I went to Tasmania for the first time earlier this year with the idea of grafting a whole new element to Adventures by Disney’s remarkable Australia trip. The itinerary was already comprised of wonderful activities and sights such as the world’s oldest tropical rainforest, the Great Barrier Reef, the Outback at Uluru, and vibrant, cosmopolitan Sydney with its stunning harbor. With such a grand itinerary already established, why add Tasmania?
Well, the first intriguing thing we heard about the island state was of its reputation as one of the last wildernesses left unspoiled. The Tasmanian Tourism Bureau touts the island as having one of the most pristine environments on the planet because of its remote location − off the southern coast of Australia, surrounded by oceans for thousands of miles. “Freshest air you’ll ever breathe anywhere on the planet, mate” the locals like to say, proudly filling their lungs as they do so. About 38% of the island is protected in wildlife reserves, national parks and World Heritage sites. You’ll hear mention of the great indigenous forests that still cover many parts of the island, the indomitable cliffs that plunge into the sea, the zany wildlife – Tasmanian Devils anyone? – the wonderful seafood, organic produce, well-marbled beef, handcrafted cheeses and boutique wineries that make your mouth water at the very mention.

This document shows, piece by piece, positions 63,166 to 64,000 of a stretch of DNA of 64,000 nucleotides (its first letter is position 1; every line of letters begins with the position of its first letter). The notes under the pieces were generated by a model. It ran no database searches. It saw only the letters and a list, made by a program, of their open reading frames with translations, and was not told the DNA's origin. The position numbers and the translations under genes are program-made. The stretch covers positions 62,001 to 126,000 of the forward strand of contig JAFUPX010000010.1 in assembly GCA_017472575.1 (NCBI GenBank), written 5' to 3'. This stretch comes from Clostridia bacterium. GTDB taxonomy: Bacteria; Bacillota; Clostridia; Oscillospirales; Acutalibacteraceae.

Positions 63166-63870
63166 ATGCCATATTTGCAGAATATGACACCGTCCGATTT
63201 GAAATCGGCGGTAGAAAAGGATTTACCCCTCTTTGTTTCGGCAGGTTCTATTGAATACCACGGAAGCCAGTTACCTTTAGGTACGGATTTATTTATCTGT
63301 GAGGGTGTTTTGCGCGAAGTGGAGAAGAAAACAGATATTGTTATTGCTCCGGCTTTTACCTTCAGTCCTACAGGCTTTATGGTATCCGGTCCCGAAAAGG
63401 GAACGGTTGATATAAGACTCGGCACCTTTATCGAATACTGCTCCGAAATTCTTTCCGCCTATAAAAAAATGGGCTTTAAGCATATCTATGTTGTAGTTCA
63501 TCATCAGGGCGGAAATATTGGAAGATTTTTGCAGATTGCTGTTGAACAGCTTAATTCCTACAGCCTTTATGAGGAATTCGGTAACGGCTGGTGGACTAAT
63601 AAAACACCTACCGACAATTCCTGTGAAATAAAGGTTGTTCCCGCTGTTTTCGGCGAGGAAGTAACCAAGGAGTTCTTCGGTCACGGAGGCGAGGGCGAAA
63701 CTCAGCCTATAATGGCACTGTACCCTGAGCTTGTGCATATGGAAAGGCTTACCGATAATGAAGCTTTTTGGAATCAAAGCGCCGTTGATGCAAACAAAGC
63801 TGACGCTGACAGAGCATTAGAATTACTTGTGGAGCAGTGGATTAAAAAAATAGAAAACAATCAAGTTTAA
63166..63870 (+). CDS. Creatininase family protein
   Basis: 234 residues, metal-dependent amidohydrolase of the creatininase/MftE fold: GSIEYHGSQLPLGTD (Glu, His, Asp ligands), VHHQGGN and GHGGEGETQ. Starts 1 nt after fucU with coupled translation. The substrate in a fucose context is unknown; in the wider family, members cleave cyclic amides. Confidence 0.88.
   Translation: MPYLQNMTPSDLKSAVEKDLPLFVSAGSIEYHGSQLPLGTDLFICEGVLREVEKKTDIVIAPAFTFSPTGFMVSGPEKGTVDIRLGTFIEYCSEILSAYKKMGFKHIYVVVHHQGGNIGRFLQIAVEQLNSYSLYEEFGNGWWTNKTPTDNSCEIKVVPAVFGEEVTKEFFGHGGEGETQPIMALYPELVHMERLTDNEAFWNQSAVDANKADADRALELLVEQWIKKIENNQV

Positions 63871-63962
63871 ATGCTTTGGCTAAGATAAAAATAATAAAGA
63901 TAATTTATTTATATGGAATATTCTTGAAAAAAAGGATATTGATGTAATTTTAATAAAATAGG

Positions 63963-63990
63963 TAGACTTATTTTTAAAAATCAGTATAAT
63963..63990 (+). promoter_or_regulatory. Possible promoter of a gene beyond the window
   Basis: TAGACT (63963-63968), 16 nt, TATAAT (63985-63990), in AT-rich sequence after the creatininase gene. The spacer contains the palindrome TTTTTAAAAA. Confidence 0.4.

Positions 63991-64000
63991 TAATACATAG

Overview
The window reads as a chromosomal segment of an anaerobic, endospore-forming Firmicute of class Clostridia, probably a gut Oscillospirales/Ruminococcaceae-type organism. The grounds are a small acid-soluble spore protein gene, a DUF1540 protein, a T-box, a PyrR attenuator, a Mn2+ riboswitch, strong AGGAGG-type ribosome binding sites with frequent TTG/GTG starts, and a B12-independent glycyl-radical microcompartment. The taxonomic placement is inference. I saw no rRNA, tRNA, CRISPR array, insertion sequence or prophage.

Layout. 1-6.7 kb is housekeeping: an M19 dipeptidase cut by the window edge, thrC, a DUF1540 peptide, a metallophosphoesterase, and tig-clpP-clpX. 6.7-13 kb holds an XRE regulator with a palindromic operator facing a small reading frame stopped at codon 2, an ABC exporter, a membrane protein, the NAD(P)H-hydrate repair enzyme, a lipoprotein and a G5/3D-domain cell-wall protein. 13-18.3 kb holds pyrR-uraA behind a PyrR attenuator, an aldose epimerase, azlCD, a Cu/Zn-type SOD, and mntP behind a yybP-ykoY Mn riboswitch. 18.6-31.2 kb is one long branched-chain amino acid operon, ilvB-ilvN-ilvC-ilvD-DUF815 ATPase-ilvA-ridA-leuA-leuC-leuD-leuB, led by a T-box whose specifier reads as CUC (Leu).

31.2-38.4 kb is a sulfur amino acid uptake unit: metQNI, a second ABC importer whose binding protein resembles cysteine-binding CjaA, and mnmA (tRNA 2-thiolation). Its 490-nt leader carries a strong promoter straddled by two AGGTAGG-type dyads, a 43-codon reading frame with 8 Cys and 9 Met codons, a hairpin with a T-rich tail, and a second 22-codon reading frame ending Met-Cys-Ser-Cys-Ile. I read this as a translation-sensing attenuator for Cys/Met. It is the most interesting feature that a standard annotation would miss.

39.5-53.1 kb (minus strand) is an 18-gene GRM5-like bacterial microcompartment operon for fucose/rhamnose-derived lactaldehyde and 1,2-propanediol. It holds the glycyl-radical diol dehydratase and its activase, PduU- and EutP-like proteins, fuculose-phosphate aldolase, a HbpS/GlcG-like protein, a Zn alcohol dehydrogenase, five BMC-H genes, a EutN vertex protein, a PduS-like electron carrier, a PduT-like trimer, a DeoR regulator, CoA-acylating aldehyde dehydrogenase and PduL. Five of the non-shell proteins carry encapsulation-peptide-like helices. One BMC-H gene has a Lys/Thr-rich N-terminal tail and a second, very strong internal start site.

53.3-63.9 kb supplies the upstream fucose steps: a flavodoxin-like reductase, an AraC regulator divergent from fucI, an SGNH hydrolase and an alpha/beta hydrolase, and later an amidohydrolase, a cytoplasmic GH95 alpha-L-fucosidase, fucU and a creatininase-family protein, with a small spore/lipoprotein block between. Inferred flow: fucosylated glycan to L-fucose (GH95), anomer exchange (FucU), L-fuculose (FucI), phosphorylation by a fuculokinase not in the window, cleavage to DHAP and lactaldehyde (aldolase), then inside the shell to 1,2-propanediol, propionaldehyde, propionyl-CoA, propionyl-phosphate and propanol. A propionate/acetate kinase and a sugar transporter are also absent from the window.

The Island’s early settlers were convicts and their guards, unfortunate souls sent away from the British Isles to the Empire’s most remote colony. Those who survived the perilous sea journey faced a hard life in penal colonies in a spectacular setting, the earliest of which was called Port Arthur. Port Arthur’s setting is outwardly idyllic, set on a small scenic bay with rolling, forested hillsides cascading off in various directions. On Discovery Down Under, Guests get to explore the grounds and museum of this historic former prison by day but, as the sun disappears, the 19th century ruins of Port Arthur can seem an entirely different place; the air fills with mystery, of silence and what once was. After sunset is when the “ghost walking” begins. It was on my first Ghost Tour, in search of spirits, that I really got a feel for Port Arthur. Wandering through the deserted structures led by the flicking glow of lantern light, intrigue and stories of long ago, the past crept up and those “long gone” felt close. Restless. Are those who were detained still imprisoned? Is it myth or truth? How far away is long ago? Are there ghosts?